Medical Marijuana and Its Uses and Effects

Hastings Center Report, 36(3), 19-22. Cone’s credibility as a trustworthy author is indisputable, because of all of his accomplishments. He was a professor of anesthesiology at the University of Pennsylvania medical school, the chairman of the Society of Academic Anesthesiology, and of the Medical Society of the District of Columbia. Cone’s formal article mainly focused on the lack of scientific evidence of the therapeutic use of marijuana, and how people were being prosecuted for using medical marijuana even though it was legal by state law.

His purpose throughout was to motivate scientists to perform research and testing of medical marijuana. He began taking about the Supreme Court case of Gonzales v. Rich, which ruled that the production and use of home-grown marijuana can be criminality. Rich legally grew marijuana for her own medical use under Californians Proposition 21 5, but she was still prosecuted by the federal government. Cohen cleverly used Roach’s example to show that medical marijuana needs further testing to show the extent of its benefits.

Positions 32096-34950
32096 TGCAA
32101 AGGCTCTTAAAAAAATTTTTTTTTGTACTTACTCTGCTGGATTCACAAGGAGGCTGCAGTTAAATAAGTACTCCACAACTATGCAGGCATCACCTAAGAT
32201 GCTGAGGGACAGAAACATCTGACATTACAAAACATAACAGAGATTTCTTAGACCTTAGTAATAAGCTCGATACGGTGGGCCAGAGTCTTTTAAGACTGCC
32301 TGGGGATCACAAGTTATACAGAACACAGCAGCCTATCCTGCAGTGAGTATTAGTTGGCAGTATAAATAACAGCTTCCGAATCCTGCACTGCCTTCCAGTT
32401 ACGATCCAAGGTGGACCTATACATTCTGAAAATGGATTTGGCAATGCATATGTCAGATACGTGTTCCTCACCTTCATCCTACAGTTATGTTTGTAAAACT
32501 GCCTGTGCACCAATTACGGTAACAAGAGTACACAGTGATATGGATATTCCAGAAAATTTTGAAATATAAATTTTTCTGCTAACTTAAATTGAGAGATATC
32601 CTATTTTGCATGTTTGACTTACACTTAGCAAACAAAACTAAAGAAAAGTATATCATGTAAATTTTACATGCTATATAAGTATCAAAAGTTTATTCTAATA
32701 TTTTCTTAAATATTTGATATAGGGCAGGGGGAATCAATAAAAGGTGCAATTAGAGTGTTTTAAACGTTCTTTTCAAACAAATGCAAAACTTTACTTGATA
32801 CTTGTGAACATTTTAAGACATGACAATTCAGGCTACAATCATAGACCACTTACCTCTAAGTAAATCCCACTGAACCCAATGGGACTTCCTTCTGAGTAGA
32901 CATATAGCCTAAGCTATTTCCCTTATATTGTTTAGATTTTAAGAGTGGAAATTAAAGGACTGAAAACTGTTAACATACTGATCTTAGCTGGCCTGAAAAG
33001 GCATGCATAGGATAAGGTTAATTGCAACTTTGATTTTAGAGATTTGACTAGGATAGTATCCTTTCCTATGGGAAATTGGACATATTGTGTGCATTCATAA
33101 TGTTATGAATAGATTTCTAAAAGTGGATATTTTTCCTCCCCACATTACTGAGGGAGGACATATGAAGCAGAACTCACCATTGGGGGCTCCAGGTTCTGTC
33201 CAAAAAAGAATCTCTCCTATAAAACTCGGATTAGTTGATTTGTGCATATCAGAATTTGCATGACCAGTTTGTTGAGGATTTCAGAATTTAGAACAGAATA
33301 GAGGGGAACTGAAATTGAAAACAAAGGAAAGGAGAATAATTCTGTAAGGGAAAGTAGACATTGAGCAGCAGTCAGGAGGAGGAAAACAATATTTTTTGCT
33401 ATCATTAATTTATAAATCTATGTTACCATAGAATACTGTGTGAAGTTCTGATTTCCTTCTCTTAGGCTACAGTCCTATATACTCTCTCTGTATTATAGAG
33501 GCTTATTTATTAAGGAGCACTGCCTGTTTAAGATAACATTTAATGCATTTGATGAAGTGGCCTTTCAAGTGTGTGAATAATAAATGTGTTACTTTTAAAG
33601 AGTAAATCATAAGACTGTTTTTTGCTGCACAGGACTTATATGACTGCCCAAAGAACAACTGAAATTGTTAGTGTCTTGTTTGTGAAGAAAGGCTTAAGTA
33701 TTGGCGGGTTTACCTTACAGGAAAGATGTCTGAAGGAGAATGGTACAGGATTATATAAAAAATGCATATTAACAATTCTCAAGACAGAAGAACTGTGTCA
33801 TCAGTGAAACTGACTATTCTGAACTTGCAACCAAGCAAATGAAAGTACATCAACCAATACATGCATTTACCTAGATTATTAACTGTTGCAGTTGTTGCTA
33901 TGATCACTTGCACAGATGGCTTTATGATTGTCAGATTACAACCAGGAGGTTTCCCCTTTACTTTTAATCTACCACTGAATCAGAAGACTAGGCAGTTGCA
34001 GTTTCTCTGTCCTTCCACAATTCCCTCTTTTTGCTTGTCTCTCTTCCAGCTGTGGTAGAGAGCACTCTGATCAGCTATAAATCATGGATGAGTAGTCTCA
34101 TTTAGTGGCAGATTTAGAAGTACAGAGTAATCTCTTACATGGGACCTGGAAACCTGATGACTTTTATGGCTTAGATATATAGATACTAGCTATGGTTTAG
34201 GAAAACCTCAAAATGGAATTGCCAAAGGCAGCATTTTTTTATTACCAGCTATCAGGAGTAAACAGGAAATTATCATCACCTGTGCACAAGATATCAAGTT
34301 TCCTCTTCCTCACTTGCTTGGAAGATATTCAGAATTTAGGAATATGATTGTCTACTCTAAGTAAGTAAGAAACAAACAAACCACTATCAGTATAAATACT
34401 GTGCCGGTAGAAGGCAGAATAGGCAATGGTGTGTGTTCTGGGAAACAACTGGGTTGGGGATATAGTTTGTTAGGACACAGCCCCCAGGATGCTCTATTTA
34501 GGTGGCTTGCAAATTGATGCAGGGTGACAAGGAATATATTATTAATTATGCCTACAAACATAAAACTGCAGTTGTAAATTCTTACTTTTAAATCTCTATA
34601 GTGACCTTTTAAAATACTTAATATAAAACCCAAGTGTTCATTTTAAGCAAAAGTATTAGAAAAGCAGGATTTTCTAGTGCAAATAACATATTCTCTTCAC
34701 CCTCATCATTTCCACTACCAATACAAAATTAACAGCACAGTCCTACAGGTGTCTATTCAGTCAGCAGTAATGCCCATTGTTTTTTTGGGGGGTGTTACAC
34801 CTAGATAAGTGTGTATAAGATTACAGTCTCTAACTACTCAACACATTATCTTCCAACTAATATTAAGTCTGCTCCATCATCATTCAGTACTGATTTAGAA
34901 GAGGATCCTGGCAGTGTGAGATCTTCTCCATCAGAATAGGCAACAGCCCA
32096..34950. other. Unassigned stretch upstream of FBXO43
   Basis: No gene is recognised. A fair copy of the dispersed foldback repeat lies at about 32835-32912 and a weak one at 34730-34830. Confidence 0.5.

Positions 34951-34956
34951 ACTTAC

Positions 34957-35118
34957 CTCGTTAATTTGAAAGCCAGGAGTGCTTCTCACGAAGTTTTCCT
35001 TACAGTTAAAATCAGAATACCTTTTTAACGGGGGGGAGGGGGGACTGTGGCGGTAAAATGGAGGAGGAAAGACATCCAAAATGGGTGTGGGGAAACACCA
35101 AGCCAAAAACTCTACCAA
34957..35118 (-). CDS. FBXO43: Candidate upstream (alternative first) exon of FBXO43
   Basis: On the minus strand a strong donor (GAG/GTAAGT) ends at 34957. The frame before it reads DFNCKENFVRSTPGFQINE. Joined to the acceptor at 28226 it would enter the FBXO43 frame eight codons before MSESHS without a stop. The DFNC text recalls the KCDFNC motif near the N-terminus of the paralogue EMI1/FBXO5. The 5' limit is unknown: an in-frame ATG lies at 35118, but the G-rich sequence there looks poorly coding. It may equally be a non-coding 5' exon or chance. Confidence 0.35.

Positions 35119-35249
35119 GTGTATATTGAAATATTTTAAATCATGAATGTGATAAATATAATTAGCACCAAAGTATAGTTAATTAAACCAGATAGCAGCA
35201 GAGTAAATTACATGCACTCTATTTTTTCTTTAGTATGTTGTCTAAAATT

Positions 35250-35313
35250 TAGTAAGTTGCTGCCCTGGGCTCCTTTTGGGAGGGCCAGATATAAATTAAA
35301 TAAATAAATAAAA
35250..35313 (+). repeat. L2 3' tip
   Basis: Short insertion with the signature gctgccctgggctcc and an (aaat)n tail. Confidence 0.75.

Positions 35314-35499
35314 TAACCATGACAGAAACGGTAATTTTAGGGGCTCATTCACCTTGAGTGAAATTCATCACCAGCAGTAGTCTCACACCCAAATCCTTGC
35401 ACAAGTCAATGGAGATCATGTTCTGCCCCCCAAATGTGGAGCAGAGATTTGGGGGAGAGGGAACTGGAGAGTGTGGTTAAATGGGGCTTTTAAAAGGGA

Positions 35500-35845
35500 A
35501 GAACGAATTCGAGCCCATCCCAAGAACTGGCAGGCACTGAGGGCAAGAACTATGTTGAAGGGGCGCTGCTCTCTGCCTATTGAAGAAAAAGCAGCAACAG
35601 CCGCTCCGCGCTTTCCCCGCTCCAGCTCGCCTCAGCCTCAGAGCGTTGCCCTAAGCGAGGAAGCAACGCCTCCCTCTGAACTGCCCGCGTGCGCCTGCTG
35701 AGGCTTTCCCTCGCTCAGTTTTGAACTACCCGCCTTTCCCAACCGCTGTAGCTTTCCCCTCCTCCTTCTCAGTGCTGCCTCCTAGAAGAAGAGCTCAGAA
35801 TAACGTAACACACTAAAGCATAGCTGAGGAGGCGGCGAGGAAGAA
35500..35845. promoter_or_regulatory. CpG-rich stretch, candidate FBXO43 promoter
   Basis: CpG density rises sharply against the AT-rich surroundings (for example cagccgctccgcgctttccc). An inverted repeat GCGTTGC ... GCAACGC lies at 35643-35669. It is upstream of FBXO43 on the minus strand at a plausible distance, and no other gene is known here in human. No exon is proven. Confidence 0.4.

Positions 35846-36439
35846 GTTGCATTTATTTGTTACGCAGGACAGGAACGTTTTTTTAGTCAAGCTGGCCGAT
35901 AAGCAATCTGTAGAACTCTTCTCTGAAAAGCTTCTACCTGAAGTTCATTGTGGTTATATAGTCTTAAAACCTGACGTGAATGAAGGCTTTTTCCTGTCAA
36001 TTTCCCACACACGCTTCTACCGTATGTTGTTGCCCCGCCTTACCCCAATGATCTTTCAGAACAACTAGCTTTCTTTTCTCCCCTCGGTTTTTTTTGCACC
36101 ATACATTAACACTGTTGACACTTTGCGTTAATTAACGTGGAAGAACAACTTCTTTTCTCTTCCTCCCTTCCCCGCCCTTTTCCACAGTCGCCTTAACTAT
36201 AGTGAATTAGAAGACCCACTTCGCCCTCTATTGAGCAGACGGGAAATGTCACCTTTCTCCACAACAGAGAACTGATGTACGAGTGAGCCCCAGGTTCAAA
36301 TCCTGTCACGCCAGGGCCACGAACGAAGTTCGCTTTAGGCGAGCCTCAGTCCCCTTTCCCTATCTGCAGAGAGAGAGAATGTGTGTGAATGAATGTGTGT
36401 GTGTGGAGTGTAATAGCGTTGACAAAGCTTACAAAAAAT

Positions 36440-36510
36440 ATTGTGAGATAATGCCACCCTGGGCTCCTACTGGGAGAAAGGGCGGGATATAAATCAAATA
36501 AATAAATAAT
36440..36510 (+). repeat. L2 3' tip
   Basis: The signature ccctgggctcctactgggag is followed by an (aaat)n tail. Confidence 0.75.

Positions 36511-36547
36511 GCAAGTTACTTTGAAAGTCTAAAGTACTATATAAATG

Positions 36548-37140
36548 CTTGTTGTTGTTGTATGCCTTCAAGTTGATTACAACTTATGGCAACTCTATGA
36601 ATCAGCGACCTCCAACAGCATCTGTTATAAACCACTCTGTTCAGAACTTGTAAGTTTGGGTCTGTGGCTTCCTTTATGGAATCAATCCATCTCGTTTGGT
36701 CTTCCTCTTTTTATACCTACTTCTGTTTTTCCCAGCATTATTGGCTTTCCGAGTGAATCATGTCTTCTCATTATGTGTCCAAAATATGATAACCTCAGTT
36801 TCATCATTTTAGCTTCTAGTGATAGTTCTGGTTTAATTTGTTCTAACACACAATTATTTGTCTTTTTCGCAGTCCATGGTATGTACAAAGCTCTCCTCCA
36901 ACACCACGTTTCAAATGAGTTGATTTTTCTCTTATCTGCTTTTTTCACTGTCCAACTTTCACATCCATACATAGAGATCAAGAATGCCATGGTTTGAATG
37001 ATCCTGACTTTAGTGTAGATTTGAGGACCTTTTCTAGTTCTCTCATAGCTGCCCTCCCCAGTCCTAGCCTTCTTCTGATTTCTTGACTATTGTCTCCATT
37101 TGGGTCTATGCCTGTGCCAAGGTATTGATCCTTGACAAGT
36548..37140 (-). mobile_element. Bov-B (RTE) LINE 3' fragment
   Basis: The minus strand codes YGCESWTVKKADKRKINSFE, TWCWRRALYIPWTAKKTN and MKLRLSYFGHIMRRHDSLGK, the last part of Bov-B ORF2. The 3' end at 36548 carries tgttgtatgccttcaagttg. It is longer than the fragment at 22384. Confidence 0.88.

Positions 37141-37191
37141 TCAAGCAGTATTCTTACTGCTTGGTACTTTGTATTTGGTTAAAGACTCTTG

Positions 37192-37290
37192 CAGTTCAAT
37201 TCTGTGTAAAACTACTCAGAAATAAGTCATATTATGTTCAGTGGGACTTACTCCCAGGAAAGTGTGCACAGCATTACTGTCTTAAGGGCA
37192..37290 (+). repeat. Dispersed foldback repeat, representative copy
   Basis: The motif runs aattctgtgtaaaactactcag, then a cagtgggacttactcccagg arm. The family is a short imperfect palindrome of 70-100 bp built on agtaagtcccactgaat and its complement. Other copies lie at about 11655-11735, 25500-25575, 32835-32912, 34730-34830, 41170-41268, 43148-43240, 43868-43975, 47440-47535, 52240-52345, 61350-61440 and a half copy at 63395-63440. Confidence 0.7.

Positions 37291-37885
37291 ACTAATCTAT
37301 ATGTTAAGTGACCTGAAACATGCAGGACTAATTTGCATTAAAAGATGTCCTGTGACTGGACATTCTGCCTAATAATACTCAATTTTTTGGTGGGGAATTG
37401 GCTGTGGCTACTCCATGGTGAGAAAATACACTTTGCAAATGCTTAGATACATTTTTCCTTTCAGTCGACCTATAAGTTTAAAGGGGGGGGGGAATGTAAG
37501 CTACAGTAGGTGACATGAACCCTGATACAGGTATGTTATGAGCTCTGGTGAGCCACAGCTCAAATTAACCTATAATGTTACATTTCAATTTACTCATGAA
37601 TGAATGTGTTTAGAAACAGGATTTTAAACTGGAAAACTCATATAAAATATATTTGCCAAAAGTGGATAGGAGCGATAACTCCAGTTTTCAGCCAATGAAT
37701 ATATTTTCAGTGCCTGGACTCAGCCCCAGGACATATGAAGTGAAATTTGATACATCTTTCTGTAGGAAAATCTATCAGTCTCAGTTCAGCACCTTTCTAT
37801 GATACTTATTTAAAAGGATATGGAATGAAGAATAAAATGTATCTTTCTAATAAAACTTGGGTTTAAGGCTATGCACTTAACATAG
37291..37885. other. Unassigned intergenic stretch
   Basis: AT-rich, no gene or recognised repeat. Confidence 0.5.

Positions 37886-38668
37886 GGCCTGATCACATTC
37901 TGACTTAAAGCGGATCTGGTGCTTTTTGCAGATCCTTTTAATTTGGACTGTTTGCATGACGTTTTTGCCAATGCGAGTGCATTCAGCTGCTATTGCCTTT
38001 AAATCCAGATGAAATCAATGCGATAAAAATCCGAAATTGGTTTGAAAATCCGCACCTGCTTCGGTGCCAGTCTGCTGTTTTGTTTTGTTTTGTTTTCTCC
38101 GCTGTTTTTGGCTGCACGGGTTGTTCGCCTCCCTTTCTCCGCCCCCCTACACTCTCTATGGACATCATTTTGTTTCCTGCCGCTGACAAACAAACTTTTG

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He manipulated the audience’s emotions by describing Rich as a 39 year old mother who had struggled with disabling ailments since she was a child, yet miraculously marijuana made her strong enough to stand p and learn to walk again. Cone’s tone throughout the article was very skeptical. For example, he referred to marijuana as an unproven therapy, and compared its use without scientific evidence to using liniments of turpentine for curing cancer. He also used pathos and logos to depict the political barriers to obtaining valid studies of medical marijuana.